Once Upon a Time, before we got into the t-shirt printing business, I made a t-shirt for my grandma. I think it was for her birthday. It said, “I’m not waiting until I get old, I’m going to wear purple NOW!”
It was an almost humorous take on the When I am an Old Woman I Shall Wear Purple poem. And it was almost good. I printed it on one of those inkjet iron-on transfers you can get at any craft store or the impulse shelf at Target. The design was not fantastic. To add insult to injury I printed it way too far down on the shirt and disturbingly off to the left. My grandma had her picture taken in it so I could see how she looked. Which was horrible. I’m pretty sure she only wore it that one time, for the photo.
That horrible image lasted a very long time. In fact, I got the shirt back many years later after she had passed away. It looks spectacularly shiny and new.
Why the Horribleness Lasted So Long
The long-lasting success of the aforementioned abominable print may mislead you to think that those inkjet transfers are perfect for making and selling t-shirts. Nopity, nopity, no.
The only reason the ironed-on image stayed in its pristine condition was the fact that my grandmother:
- never wore it again
- never had to wash it
- kept it in a box where no human would ever gaze upon it and subsequently turn to stone
Inkjet vs Screen Print: T-shirt Death Match!
Don’t get me wrong. I am not whole-handedly dismissing inkjet transfers. I’m only dismissing them with my thumb and part of my palm. Inkjet transfers are perfect for personal craft and hobby prints. They are relatively cheap and easy to use. If you have an inkjet printer and an iron, go forth and decorate apparel until you just can’t take all the colorful goodness that surrounds you.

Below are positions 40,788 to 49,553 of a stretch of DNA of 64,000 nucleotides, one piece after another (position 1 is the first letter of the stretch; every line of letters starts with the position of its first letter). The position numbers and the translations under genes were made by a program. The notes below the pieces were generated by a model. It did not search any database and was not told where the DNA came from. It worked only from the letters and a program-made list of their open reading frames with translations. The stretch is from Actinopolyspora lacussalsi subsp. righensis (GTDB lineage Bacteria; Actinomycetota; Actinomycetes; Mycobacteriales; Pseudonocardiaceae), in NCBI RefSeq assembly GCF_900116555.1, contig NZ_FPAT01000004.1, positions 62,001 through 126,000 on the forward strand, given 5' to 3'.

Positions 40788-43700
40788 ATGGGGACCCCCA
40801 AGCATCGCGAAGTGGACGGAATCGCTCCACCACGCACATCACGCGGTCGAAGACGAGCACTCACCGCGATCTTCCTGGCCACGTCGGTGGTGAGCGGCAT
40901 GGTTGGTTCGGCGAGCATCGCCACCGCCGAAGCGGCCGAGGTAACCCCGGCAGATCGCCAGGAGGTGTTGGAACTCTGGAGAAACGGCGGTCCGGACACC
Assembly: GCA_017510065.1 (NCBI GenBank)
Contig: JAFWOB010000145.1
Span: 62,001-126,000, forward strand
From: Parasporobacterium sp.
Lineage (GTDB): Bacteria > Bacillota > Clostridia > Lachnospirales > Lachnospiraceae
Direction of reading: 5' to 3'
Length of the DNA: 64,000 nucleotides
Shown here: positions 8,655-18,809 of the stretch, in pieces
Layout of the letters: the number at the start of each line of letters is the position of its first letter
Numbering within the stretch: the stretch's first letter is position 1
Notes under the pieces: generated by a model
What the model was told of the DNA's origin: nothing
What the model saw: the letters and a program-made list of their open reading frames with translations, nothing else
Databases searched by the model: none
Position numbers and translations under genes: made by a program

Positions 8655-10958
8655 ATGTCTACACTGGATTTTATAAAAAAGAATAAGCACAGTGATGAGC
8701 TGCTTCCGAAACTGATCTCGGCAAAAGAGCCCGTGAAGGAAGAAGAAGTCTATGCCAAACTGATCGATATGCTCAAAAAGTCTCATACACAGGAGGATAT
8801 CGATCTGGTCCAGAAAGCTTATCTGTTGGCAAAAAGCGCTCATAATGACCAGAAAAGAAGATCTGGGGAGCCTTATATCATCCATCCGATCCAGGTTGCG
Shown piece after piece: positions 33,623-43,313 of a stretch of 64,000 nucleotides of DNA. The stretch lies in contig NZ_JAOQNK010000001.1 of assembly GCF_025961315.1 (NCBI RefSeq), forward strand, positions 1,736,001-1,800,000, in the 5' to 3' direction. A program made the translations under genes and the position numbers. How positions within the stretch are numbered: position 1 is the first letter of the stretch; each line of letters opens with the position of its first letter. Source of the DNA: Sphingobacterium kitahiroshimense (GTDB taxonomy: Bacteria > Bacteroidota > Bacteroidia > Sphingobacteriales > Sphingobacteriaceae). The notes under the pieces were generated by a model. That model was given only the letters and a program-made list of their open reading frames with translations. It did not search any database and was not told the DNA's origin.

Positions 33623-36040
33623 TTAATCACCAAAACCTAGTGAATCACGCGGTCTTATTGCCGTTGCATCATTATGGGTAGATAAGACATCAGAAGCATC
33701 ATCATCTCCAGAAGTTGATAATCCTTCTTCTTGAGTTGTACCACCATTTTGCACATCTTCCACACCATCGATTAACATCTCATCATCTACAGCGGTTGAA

But heads-up, seven-up. If you’re going to decorate apparel to sell, you have to take it up a few notches. Why? Let’s set two printed shirts side-by-side and see what happens after wearing and washing.
The shirt on the left is a screen-printed tee I bought at Taste of Chicago in 1995. The jazzy elephant shirt on the right is one I had done through a print-on-demand site, using an inkjet transfer. It’s about 2-3 years old.
The screen-printed Chicago shirt has been worn through 18 years of sweaty workouts, fixing the car, baby excretions, sleeping, and has soaked up countless UV rays. Thankfully, it has also been washed at least 1 more time than it’s been worn.
The jazzy elephant tee has been worn a few times. It’s been washed a bit.
Let’s look at them up close and see how the prints held up (click on each image to expand):
We can see that the older Chicago print has faded a bit. It’s degraded a little, too. But after 18 years and a lot of abuse, it’s held up pretty well, especially for an image with so many fine lines.
One the other side, our jazzy elephant print is really showing some deterioration. The color looks pretty good, but the image sure is breaking down fast.
Go Easy, Go Cheap!
Here’s my recommendation. If you’re looking to sell shirts and make big bucks and you don’t care what happens after the sale, you should go with inkjet transfers. They are cheap. They’re easy. And by the time your customers realize they bought a product that won’t last very long, you’ll already be kicking back with your huge profits.
On the flip side, screen printing takes more time. It’s more expensive in the short run. If (for some crazy reason) you care about what happens to your products after the sale, and you like your customers coming back, you might consider going the screen printing route.
If the design is something people want to buy and wear, chances are they aren’t going to store it in a box until they die.
Whichever way you go, always remember: Grandma is probably just being nice.